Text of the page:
Sean Lahman and Joseph Spector

ALBANY – Salaries for public school educators rose in New York for the eighth straight year while the number working continued to decline, new records showed.

What was the average teacher salary

The average salary for educators in 2018-19 school year in New York was $67,892, a 2.8% increase from the previous year and 22% higher than 2010, the data reviewed by the USA TODAY Network New York showed.

Number of educators in New York fell

While salaries rose, the total number of educators dropped from roughly 260,000 to 245,000 over the same time period, a nearly 6% drop, according to the records obtained from the New York Teachers Retirement System.

That’s part of an ongoing issue for New York: It is having difficulty filling teaching jobs as fewer people go into the profession. But at the same time, enrollment in down in New York, particularly upstate.

Top teacher salaries rose

Salaries at the high end continued to grow, with more than 60,000 individuals earning more than $100,000 last year.

That’s a 50% percent increase compared to 2010.

Nearly 25% of all educators statewide topped the $100,000 mark in 2018-19 school year, which ended June 30.

Top earners in New York

Michael Ring, the former superintendent of the Rocky Point school district on Long Island, was the highest paid educator in the state during the 2018-19 school year.

Records indicate he was paid $547,049 before he retired last summer.

Another Long Island school district, Central Islip, accounted for 17 of the 25 highest-paid educators in the state.

Top earners locally

In Chemung County, the top three public-school earners last year were three superintendents (the data does include some college workers):

  • $206,346 for Thomas Douglas of Horseheads Central Schools
  • $194,361 for Hillary Austin of the Elmira City School District
  • $187,767 for Mary Beth Fiore of Elmira Heights Central Schools

Regional differences among New York teachers

Out of the 59,241 educators in the retirement system earning six-figure pay last year, 87% were employed in downstate suburban districtsaccording to a review by the Empire Center, a fiscally conservative think tank in Albany.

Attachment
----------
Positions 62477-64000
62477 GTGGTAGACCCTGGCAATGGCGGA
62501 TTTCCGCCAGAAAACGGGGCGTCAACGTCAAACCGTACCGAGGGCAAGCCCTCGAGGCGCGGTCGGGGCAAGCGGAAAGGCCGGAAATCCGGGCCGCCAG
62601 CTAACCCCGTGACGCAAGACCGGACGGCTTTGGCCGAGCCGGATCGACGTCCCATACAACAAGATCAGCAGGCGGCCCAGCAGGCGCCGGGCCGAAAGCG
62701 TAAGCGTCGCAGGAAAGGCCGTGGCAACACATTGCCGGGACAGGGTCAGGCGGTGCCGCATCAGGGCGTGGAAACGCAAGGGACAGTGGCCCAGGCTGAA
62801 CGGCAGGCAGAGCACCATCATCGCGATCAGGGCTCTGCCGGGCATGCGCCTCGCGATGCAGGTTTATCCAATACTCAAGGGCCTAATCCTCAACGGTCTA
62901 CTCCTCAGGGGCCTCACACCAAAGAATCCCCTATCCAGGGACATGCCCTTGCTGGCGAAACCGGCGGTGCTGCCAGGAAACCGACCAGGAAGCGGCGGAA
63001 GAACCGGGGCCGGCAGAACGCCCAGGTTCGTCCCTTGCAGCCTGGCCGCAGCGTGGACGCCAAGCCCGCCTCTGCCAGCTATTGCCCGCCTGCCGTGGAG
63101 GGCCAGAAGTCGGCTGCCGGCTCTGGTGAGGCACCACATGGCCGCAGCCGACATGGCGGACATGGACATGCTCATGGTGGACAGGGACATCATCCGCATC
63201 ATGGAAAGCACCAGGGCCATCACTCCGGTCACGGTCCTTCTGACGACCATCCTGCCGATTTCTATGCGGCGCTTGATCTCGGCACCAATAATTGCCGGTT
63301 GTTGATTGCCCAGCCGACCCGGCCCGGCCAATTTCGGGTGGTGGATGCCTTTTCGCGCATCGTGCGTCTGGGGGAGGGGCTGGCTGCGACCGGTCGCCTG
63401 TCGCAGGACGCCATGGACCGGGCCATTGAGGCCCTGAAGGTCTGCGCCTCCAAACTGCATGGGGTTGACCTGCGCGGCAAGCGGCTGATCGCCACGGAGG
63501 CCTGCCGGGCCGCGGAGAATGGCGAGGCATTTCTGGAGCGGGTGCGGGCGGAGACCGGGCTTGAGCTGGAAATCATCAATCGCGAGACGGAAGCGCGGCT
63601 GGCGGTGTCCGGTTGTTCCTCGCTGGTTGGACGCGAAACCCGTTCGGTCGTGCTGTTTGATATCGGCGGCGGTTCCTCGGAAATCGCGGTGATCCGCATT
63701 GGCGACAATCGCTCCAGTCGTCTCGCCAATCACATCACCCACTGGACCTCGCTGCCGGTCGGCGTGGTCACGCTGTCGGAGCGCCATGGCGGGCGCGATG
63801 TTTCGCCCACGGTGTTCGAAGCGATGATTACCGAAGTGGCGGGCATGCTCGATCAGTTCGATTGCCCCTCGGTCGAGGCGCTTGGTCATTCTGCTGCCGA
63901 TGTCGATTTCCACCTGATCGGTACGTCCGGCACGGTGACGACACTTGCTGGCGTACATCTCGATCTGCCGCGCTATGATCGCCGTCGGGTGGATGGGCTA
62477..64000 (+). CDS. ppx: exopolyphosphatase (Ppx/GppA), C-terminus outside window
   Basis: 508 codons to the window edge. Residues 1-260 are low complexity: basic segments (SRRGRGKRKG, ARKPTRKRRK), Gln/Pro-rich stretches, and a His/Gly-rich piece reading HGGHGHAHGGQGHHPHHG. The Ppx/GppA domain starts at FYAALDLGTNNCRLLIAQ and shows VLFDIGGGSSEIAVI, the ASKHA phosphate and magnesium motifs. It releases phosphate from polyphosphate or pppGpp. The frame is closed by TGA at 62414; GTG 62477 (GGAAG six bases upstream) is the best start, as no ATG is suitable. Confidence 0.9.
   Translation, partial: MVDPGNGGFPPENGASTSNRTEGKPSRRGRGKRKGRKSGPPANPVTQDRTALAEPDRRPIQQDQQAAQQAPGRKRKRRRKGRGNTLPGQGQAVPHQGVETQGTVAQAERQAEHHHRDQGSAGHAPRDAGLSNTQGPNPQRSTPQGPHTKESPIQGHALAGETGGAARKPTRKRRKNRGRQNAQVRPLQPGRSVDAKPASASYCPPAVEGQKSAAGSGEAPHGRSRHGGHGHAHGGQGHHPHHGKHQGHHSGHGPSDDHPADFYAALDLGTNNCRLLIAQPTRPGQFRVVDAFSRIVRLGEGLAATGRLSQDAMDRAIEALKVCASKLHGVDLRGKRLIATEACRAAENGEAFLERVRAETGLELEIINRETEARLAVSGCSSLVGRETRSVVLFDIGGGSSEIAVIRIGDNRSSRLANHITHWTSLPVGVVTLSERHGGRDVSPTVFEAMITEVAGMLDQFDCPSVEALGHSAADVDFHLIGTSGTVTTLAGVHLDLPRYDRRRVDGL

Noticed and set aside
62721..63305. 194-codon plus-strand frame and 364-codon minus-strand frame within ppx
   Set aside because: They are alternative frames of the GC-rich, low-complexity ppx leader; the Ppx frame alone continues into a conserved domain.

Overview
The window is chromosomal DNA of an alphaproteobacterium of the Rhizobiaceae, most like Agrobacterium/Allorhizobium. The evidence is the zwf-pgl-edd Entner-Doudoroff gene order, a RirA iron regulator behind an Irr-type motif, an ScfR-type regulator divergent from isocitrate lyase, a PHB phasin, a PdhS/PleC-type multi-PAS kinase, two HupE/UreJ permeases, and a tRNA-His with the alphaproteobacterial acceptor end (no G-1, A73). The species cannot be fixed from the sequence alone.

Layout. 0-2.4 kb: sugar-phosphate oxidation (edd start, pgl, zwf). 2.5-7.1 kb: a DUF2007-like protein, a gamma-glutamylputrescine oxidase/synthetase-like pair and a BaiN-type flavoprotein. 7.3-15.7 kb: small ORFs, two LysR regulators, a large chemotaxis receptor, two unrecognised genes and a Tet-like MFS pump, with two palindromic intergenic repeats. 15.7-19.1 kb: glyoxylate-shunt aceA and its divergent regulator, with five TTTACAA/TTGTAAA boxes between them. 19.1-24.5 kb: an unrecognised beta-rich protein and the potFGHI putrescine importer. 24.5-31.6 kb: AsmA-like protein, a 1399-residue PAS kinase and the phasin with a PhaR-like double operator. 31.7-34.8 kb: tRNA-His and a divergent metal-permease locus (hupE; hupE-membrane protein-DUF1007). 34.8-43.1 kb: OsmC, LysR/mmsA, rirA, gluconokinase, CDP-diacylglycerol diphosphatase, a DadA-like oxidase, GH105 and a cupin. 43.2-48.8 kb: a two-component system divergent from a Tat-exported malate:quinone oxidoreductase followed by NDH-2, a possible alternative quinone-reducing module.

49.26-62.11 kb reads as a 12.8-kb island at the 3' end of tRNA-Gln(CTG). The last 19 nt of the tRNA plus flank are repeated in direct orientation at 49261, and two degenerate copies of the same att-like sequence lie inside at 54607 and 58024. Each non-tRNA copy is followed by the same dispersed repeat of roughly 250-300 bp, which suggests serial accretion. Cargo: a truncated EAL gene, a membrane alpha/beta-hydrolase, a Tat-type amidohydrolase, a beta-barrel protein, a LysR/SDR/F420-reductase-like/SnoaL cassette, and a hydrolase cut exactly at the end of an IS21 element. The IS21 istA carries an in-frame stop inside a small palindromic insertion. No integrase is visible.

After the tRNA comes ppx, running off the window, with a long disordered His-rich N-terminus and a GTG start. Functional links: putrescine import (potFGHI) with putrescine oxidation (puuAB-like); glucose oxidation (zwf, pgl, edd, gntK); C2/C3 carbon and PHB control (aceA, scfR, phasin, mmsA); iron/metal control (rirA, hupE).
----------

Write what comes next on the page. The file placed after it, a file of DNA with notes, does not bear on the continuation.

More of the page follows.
About 54% of the highest-paid educators were on Long Island and 20% were based in Westchester and Putnam counties.

In upstate New York district — those in the 50 counties north of the mid-Hudson —teachers and educators earning $100,000 or more comprised of just 4% of the total public school staff, the Empire Center said.

Teachers union responds to salaries

The New York State United Teachers union said the salaries are commensurate with educators’ experience. Union contracts are negotiated locally with each school district.

“New York’s teachers are dedicated to ensuring that our children receive a high-quality public education,” said the union’s spokesman Matt Hamilton.

“NYSUT is proud to support hundreds of thousands of educators who deserve fair pay and benefits that reflect their hard work and high levels of expertise and education.”

© 2019 Democrat and Chronicle

You may also like

NY Health Department Asserts Cuomo Order ‘Could Not Be the Driver’ of Nursing-Home Deaths in the State

Zachary Evans The New York State Department of Health has concluded that an executive order requiring nursing homes to readmit coronavirus patients, issued by Governor Andrew Cuomo, was not the driving factor behind coronavirus deaths in the s Read More

EDITORIAL: Nursing home report requires a second opinion

It’s great that the Cuomo administration and its Health Department issued a report this week detailing the causes of nursing home deaths at the height of the state’s coronavirus outbreak. And it’s great that the department Read More

What we know (and don’t know) about NY COVID-19 nursing home deaths after DOH report

David Robinson The state Department of Health's own analysis of COVID-19 nursing home deaths has renewed politically the charged debate over how and why coronavirus ravaged the most vulnerable New Yorkers. Read More

Faced with $10B deficit, MTA says it’s eyeing cutting overtime spending

Alfonso Castillo The financial impact of the COVID-19 pandemic on the Metropolitan Transportation Authority is adding urgency to the agency’s efforts to curtail overtime numbers that critics say remain alarmingly high. The MTA said at Wed Read More

City and state officials contend with a dire future as New York reopens

Brian Pascus As New York begins to reopen from the Covid-19 lockdown, Read More

Pandemic, recession don’t bring down school budgets

Stephen T. Watson This year's school elections were delayed and then shifted entirely to voting by mail thanks to the Covid-19 pandemic, which also shut down schools here and across the country. District officials worried this new method of Read More

Here’s Cuomo’s Plan for Reopening New York

Jesse McKinley ALBANY, N.Y. — Gov. Andrew M. Cuomo on Monday presented a soft blueprint for how New York State’s economy might begi Read More

States with few virus cases get big share of relief aid

Geoff Mulvihill Alaska, Hawaii, Montana and Wyoming are not epicenters of the coronavirus pandemic. Yet these four states scored big this spri Read More

Subscribe

Sign up to receive updates about Empire Center research, news and events in your email.

CONTACT INFORMATION

Empire Center for Public Policy
30 South Pearl St.
Suite 1210
Albany, NY 12207

Phone: 518-434-3100
Fax: 518-434-3130
E-Mail: info@empirecenter.org

About

The Empire Center is an independent, non-partisan, non-profit think tank located in Albany, New York. Our mission is to make New York a better place to live and work by promoting public policy reforms grounded in free-market principles, personal responsibility, and the ideals of effective and accountable government.